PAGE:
The new analysis shows that infant deaths due to crib bumper use have significantly increased in recent years.
Image credit: Washington University
Crib bumpers are liners that go around cribs and were originally designed to protect infants' limbs and heads from getting through crib slats.
However, since 1973, federal regulations require crib slats to be narrow enough to keep a baby's head from going through them, rendering the bumpers unnecessary.
Still, new parents-to-be will see bumpers advertised in stores, magazines and catalogues that feature expensive, stylish nurseries.
Researchers from a new study that looks into the deadly cost of crib bumpers - which is published in The Journal of Pediatrics - include Dr. Bradley T. Thach from the Washington University School of Medicine in St. Louis, MO, and two former researchers from the US Consumer Product Safety Commission (CPSC).
"Crib bumpers are killing kids," says Dr. Thach. "Bumpers are more dangerous than we originally thought. The infant deaths we studied could have been prevented if the cribs were empty."
Although the American Academy of Pediatrics (AAP) recommend not using crib bumpers - and a voluntary industry standard in 2012 was revised to improve crib-bumper safety by limiting thickness - there are not currently any federal regulations surrounding them.
Deaths could have been prevented
To further investigate deaths resulting from crib bumpers, the researchers reviewed CPSC data from 1985-2012. Using deaths certificates, autopsy reports, death scene and other investigative records, they were able to get a clearer picture.
They found that during this time, 48 infant deaths were a direct result of crib bumpers, and 146 infants were involved in bumper incidents where the babies nearly suffocated, choked or were strangled.
Of the 48 deaths, 32 could have been prevented if crib bumpers had not been in use, the researchers say. The average age of death was 4.6 months, but the ages ranged from 1-22 months.
Because their noses and mouths were covered by a bumper or were wedged between a bumper and a crib mattress, most of the infants died due to suffocation.
"When a baby's nose and mouth is covered by a bumper, the infant can suffocate when his or her airway becomes blocked, or from breathing oxygen-depleted air," says N.J. Scheers, PhD, former manager of CPSC's Infant Suffocation Project.
"So if bumpers had not been in the cribs, these babies would not have died," he adds.
Infant death number could be higher than reported
The researchers' review of the CPSC data does not give us the entire picture, however.
After reviewing data from the National Center for the Review and Prevention of Child Deaths, the team found reports of 32 more bumper-related deaths between 2008-11, which brings the fatality number linked to crib bumpers to 77, rather than 48.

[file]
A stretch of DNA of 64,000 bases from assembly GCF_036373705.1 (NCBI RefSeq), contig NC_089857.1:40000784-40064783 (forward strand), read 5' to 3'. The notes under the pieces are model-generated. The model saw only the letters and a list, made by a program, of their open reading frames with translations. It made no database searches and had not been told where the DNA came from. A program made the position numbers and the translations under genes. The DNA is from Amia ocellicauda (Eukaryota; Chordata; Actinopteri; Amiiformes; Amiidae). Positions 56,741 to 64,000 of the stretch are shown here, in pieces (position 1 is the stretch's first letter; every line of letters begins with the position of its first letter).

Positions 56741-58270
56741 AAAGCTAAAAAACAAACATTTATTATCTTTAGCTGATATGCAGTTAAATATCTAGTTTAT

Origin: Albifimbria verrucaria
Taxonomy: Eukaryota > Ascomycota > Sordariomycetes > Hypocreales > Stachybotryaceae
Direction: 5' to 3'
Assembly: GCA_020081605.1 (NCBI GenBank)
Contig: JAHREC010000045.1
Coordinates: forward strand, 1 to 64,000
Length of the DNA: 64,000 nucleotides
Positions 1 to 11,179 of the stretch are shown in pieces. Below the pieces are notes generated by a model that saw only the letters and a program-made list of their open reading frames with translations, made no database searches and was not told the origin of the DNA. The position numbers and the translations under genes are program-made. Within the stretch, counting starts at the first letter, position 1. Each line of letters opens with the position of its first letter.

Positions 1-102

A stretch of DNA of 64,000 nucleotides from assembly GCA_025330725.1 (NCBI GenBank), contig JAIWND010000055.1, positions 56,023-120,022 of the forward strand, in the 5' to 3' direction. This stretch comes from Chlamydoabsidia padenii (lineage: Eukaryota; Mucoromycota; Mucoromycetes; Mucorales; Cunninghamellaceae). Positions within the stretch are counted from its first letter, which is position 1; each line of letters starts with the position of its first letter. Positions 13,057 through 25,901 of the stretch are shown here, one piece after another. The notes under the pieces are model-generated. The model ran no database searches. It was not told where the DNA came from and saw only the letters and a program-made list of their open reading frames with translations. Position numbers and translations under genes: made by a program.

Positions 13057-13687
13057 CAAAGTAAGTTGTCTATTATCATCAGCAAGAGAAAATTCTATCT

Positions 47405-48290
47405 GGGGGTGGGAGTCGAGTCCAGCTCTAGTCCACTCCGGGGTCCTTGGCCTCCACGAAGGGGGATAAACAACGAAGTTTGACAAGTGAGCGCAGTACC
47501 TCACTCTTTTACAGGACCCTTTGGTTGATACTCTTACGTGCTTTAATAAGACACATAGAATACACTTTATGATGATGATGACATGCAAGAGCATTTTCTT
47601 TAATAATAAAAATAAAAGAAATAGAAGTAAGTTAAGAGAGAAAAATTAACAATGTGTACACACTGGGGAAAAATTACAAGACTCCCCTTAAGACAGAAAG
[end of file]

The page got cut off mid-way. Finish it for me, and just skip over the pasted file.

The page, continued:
And this number may be even higher, according to Scheers:
"This highlights the most important limitation of the study. CPSC relies on death certificates to identify deaths caused by specific products. Bumper involvement is often not specified on death certificates, so it is highly likely many deaths caused by crib bumpers are missed."
Most of the 146 bumper-related incidents were down to poor bumper design or construction - for example, a lack of bottom ties or not enough ties.
Some parents may believe that thin bumpers are safer than plush ones - an idea propagated by some manufacturers - but infant deaths and injuries occurred with both thick and thin bumpers.
'Don't use crib bumpers, ever'
As a result of their findings, the researchers recommend that the CPSC ban the sale of crib bumpers. In 2013, the state of Maryland banned their sale, led by the city of Chicago, which first did in 2011.
Dr. Thach and colleagues note that the AAP, the Canadian Pediatric Society, the National Institutes of Health (NIH) and the Centers for Disease Control and Prevention (CDC) have all recommended against using crib bumpers.
However, the CPSC is the only agency with the power to initiate a ban in the US.
Dr. Thach says:
"A ban on crib bumpers would reinforce the message that no soft bedding of any kind should be placed inside a baby's crib. There is one sure-fire way to prevent infant deaths from crib bumpers: don't use them, ever."
The team's findings show 23 crib-bumper deaths reported to the CPSC from 2006-12; this is three times higher than the average of eight deaths reported in each of the three previous 7-year time spans.
This rise in bumper-related deaths is alarming, and the researchers say the lack of data gathered on crib-bumper deaths and injuries suggests that the actual number is higher.
Coupled with a lack of evidence that bumper pads prevent injuries, the research should serve as a wake-up call to parents who are thinking of using them in their babies' cribs.
Medical News Today recently investigated which baby sleeping position is best.